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Med-arb splits ADR community

|Written By Michael McKiernan

Harvey Kirsh is an arbitrator and mediator, but like many of his fellow alternative dispute resolution practitioners, the idea of reversing those two words in his title makes him a little uncomfortable.

‘People feel more vested in listening to what the mediator says about the resolution than they do with mediation alone,’ says Andrew Feldstein.

Mediation-arbitration or med-arb, a process in which the same neutral acts as mediator, and if necessary, arbitrator, splits practitioners. Kirsh counts himself firmly among the skeptics.

“When I’m doing a mediation, I’m going to be meeting privately with both parties and I’m going to ask them to tell me about the nuances of their case,” he says.

“I want to know what’s important to them, where the strengths are in their case, but also what the soft parts are.

And I shouldn’t know those soft spots or vulnerabilities if I’m an arbitrator. Personally, I don’t see that it works well. And I don’t really like participating in it.”

Owen Gray, a former vice chairman at the Ontario Labour Relations Board who practises as an arbitrator and mediator, is less reticent about combining the two processes and says parties can benefit from it.

“They’ve spent quite a while teaching you what the dispute is about and they don’t have to teach another person what it’s about,” he says. “They get the advantage of your already knowing.”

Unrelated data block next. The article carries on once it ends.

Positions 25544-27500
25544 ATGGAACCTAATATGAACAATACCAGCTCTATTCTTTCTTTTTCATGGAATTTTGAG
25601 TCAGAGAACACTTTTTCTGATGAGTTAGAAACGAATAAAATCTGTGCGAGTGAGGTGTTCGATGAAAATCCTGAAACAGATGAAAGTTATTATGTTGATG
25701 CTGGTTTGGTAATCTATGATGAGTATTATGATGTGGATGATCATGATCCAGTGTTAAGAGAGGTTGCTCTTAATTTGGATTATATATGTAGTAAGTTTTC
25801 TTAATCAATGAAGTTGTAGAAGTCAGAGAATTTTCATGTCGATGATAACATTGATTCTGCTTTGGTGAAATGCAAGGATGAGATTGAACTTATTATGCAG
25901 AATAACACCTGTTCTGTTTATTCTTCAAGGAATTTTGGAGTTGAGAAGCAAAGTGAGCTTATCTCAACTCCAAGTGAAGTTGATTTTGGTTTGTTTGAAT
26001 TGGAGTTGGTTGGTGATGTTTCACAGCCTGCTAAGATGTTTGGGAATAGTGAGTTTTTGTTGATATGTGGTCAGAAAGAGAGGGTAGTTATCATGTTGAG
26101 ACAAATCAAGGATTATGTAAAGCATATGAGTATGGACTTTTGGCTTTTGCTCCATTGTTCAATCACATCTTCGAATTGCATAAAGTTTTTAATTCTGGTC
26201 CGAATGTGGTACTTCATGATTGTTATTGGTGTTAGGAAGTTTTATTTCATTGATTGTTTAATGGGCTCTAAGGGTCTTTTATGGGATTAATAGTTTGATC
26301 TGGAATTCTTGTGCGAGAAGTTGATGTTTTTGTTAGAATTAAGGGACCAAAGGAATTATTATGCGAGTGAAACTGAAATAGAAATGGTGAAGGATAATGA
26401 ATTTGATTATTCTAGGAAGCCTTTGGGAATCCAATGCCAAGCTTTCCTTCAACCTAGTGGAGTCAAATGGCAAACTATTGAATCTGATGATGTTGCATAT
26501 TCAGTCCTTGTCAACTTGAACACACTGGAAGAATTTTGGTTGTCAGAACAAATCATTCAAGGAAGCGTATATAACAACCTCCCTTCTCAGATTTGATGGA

Gray says an awareness of the concerns raised by Kirsh and others highlights the importance of mediator-arbitrators keeping the two functions intellectually and practically distinct.

Equally important is a requirement that the parties understand where one process ends and the other begins, he adds.

“There’s a voluntariness to [the mediation stage] and the parties have to understand that I’m not gathering evidence. I’m hearing about the case. It’s like hearing an extended opening statement.

The difficulties are going to come if the process doesn’t look like what they expected. That’s what is going to undermine it.”

Family lawyer Andrew Feldstein has been involved with med-arb both as counsel for parties and as mediator-arbitrator. He compares the role of the neutral to judges who decide the admissibility of evidence in a case they’ll also hear.

“You walk into court and somebody has provided an affidavit or evidence that you say should be excluded, and the judge may very well read the document they then decide to exclude.

How is that any different? When you focus on writing your reasons, you have to focus on what evidence you received in the arbitration stage and only that evidence.”

Feldstein says many of his clients opt for med-arb because they can’t afford a trial or arbitration. He finds tempers are less likely to fray in med-arb than with mediation alone.

“People feel more vested in listening to what the mediator says about the resolution than they do with mediation alone.

When you know the same person is the arbitrator, it creates that extra emphasis that leads to probably the overwhelming majority of cases resolving themselves in settlement. One of the other advantages is you’re picking the judge.